Wood Tool Box
I've always wanted to build a simple wood tool box but i never got around to it, until now. The look that i had in mind was one of those hundred year old tool boxes sitting in the back corner of an old barn. The type of tool box that's been used for years carrying old tools and parts. Something that looks beat up and worn down.
Also I think the point of toolboxes like this are that they are made of scrap wood that you have lying around. So after looking on the wood shelf I have, which stores all my wood, I found some scrap boards to use. Here was my selection of wood to use.
For the end pieces I had some 3/4" thick by 16" high pieces of pine. And for the side pieces I used some scrap plywood. Originally my plan was to use old would from junk pallet boards, but they weren't so much as worn as they were cracked. So I used plywood. I cut it to size using my new-to-me Craftsman table saw. Usually i spend some time drawing out ideas before i start building anything. This time i just quickly sketched up a few profiles for how i wanted the end piece to look and started building.
Here's a video i did of the entire build. I explain and show pretty much every step in building the wood tool box.
Wood Tool Box - Simple Homemade Design
Now i said that i didn't spend much time drawing anything up before i began. But i did spend a lot of time looking at other tool boxes to get ideas for the shape that i wanted. There's a million different shapes I could've gone with, but I liked the look of the simple bell curve the best. So I got a piece of paper and drew out a shape that would fit on the end boards. I drew it out on the board first, transferred that to the paper, then traced that with a thick Sharpie marker.
After tracing the pattern onto the wood I cut it out with the jigsaw. Then I used the router to round over the top edge so that it didn't have such sharp corners.
For the handle I decided that i wasn't going to use the typical wood dowel that everyone would use. I was looking for something more natural and rustic. So I went in the backyard and started cutting some branches. There is a tree which grows in the corner of my yard, I'm still not sure what kind of tree it is, but all of the branches are twisted and curved. The other bonus is that the wood is very hard. So after cutting about six or seven handles sized branches I took them down to the basement. Out of those seven branches, these two looked the best.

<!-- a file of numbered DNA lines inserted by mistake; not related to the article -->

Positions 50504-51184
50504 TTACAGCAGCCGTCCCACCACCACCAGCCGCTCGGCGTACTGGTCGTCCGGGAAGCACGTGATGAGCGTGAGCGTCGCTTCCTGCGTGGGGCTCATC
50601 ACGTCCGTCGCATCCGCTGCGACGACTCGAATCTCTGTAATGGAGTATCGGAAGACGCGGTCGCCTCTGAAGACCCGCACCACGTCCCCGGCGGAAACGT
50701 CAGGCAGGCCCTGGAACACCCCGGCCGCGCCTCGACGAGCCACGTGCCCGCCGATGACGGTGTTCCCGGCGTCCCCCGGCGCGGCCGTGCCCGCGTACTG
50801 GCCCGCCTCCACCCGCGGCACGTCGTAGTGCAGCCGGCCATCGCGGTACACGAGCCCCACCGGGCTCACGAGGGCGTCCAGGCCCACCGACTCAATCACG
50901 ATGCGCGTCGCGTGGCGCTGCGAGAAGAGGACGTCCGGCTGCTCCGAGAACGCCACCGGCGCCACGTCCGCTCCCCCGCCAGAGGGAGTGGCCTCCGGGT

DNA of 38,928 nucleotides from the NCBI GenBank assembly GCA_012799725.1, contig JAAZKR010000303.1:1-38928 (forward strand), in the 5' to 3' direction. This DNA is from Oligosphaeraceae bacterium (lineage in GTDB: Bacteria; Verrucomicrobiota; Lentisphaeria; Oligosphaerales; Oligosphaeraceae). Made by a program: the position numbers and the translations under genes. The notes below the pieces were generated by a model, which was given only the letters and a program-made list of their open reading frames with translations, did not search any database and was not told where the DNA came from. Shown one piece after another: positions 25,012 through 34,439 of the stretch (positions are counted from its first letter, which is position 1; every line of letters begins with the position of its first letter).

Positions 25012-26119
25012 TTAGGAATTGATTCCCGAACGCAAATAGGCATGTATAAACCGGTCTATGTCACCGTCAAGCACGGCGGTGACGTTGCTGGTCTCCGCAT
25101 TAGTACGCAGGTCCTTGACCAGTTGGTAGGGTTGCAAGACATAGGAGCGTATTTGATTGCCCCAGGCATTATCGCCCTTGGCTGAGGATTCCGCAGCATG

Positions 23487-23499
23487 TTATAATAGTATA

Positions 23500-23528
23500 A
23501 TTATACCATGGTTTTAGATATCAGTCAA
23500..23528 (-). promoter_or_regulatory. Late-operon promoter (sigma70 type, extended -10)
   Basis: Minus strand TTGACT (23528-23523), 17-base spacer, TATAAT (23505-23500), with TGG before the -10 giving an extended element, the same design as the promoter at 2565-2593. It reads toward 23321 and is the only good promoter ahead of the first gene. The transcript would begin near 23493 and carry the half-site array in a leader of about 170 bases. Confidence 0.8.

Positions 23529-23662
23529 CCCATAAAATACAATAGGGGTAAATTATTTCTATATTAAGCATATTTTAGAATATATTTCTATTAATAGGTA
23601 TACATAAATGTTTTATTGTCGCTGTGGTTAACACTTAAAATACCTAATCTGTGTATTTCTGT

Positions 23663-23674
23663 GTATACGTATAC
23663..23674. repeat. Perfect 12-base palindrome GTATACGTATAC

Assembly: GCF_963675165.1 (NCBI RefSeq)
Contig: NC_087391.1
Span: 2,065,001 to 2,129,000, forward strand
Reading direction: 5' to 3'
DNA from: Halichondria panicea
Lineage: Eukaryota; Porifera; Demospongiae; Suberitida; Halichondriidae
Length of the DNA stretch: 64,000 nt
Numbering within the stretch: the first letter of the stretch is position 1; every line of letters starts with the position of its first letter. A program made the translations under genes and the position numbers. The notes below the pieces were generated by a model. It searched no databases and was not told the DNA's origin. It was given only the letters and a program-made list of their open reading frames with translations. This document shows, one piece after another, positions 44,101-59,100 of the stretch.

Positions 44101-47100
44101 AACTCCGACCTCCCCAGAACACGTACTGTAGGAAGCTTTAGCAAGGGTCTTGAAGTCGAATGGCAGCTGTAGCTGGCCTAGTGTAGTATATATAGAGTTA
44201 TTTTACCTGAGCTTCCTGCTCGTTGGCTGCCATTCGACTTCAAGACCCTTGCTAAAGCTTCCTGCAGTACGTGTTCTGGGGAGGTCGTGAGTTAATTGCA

I used a forcner bit too cut the hole for the handle. It took some scraping with the wood rasp to get the handle to fit correctly. I didn't want it to be flush with the edge of the toolbox, I wanted it to stick out a little, again for that rustic look.
After I knew the handle would fit snugly it was time to glue and nail it together. Here is what it looked like before it was all assembled. Super simple.
A quick sand and i was ready to add the finish. A picture that i forgot to take was the work i spent on the handle. I used the rasp to remove the bark, used sandpaper to smooth it all down, then added stain and wax. I thought it would look cool to have the box be painted and the handle a natural color. So i covered the handle with masking tape to protect it while i was painting.
To finish the rustic look I decided that I should paint it and then roughing up the paint to make it look old. I used some of that same red eight that I used for my welder cart and miter saw stand. Here's the first coat. It looks a bit bright at this point.
By the second coat it starts to get more of a dark/rich red color.
Time to start "weathering" the tool box. Weathering is when you intentionally make something look old. I got the idea from Adam Savage from Mythbusters, who is also part of the site Tested. He used to be a movie prop maker and many of his jobs included weathering object to make them look more natural in the movies.
My plan was to wet everything down, then add black and brown paint in random patches. Immediately applying the paint i wiped it off with a rag. The cracks and crevices would not be able to be wiped clean and stay a dark color. Here's what it looked like as i was weathering the tool box.
Now this is the first time i tried to weather something and i think it turned out ok. I definitely like the tool box better looking old and worn then if it were brand new and shiny. After a few hours i felt like it was looking good, so i thought it was ready for a finish top coat. I had to decide between use polyurethane and wax.
I ended up using wax, which you can see on the left. I'm glad i did, the wax gave it more of a natural finish.
Here's another picture. I think it turned out well. And i'm happy that i left the handle unpainted.
I'm still not sure what I'm going to put in the toolbox may be some screws or hand tools that I'm constantly using. But overall it was a nice quick and easy project that should hopefully last for many years.